Symptoms include flashing lights, new floaters or a sudden or gradual increase in either the number and or severity of floaters, which are like cobwebs, strings or specks that float about in your field of vision. Another symptom is the appearance of a curtain over the field of vision, typically starting in the periphery and progressing towards the center part of the visual field. A retinal detachment is a medical emergency. Anyone experiencing the symptoms of a retinal detachment should see an eye care professional immediately.
A retinal detachment can occur at any age, but it is more common in people over age 40. It affects men more than women. A retinal detachment is also more likely to occur in people who are nearsighted or have had a retinal detachment in the other eye, a family history of retinal detachment, cataract surgery, an eye injury or certain systemic diseases.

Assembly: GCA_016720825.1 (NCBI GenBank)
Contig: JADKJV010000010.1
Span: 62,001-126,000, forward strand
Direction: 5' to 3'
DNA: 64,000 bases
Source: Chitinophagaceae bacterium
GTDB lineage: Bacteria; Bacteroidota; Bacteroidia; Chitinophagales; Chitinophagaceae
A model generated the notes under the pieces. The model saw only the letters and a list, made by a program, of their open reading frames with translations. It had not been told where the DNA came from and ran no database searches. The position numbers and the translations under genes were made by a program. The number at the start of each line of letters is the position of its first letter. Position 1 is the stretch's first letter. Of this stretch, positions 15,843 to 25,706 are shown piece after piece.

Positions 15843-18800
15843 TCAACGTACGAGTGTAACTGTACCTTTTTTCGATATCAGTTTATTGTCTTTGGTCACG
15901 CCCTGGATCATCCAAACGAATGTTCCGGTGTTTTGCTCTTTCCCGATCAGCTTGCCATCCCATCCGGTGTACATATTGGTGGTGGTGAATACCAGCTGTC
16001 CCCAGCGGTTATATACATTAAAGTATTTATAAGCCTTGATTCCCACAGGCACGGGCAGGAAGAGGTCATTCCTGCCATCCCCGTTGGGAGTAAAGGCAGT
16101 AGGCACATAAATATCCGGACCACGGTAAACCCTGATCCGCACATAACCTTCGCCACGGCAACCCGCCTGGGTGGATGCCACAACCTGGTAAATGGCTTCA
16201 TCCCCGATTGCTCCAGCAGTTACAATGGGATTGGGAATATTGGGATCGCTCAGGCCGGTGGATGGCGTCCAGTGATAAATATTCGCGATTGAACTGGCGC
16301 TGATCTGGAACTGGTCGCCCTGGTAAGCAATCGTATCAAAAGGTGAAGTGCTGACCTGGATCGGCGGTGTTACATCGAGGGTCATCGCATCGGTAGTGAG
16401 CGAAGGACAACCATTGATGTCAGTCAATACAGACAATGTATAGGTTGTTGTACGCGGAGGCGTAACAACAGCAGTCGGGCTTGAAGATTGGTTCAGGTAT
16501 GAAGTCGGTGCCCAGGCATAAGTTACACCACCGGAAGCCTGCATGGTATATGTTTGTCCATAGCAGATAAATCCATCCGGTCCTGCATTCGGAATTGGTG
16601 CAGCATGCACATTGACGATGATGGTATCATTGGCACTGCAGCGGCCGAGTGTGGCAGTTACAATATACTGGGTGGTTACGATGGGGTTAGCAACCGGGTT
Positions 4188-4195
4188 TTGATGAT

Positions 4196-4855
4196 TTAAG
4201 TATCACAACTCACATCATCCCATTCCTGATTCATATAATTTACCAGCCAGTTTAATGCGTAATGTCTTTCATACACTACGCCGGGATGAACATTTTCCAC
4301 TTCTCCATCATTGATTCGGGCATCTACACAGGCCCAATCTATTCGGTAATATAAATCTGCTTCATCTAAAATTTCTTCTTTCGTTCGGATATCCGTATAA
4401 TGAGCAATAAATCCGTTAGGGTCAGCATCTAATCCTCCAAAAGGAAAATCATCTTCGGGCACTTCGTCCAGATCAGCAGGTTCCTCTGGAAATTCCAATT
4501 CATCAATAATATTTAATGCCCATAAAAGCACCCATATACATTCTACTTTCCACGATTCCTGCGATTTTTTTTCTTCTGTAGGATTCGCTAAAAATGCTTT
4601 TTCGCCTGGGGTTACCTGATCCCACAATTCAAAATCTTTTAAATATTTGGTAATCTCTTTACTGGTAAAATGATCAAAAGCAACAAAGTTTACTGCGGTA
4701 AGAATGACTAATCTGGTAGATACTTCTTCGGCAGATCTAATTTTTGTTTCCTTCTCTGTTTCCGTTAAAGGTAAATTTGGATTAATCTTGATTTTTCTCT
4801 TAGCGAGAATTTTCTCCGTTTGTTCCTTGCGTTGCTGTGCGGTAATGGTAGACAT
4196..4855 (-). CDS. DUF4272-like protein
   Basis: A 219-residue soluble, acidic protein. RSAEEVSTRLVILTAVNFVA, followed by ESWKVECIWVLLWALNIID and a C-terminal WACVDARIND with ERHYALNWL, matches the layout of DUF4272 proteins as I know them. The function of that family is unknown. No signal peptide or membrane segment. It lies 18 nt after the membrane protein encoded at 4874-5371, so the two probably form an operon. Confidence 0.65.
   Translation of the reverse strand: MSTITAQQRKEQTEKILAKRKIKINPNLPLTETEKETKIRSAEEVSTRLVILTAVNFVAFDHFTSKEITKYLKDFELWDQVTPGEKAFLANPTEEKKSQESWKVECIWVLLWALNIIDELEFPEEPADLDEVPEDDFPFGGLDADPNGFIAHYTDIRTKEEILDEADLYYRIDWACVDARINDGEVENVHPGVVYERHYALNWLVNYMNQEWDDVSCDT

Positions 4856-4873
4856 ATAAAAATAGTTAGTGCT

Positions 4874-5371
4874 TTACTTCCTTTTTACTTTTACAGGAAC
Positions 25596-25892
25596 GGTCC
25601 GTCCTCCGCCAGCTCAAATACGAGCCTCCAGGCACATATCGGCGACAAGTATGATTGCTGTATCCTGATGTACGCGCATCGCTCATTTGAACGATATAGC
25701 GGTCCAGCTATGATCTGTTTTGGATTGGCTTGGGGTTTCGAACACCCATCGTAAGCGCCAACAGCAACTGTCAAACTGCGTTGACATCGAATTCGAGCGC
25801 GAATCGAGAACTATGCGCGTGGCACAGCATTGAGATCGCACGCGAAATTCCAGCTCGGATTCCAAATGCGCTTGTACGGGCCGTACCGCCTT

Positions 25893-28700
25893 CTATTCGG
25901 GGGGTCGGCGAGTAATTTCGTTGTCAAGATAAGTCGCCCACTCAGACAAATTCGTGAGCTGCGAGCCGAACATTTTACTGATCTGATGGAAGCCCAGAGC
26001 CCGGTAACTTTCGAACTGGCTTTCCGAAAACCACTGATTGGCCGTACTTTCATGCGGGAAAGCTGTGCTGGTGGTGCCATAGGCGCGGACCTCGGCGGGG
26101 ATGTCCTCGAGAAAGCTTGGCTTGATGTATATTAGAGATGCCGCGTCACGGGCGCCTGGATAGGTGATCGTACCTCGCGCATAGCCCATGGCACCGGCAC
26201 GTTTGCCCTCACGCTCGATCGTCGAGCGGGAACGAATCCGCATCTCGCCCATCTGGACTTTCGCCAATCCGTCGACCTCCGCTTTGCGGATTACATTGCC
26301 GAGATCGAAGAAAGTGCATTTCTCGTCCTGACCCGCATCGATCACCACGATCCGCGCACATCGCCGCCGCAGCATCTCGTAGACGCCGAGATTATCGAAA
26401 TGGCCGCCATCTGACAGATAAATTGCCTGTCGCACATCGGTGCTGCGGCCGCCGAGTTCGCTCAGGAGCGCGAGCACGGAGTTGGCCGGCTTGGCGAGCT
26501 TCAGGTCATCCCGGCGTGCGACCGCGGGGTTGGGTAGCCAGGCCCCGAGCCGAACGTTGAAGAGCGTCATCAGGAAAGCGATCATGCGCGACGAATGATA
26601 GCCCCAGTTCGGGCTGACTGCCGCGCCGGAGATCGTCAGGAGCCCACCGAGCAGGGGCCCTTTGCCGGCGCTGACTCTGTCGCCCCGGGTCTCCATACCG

Problems with the retina and vitreous including retinal tear, retinal detachment, severe intraocular infection, eye disease and trauma can lead to vision loss and even blindness. Surgery, lasers and injections can correct problems before vision is lost, prevent further deterioration from occurring and often restore vision.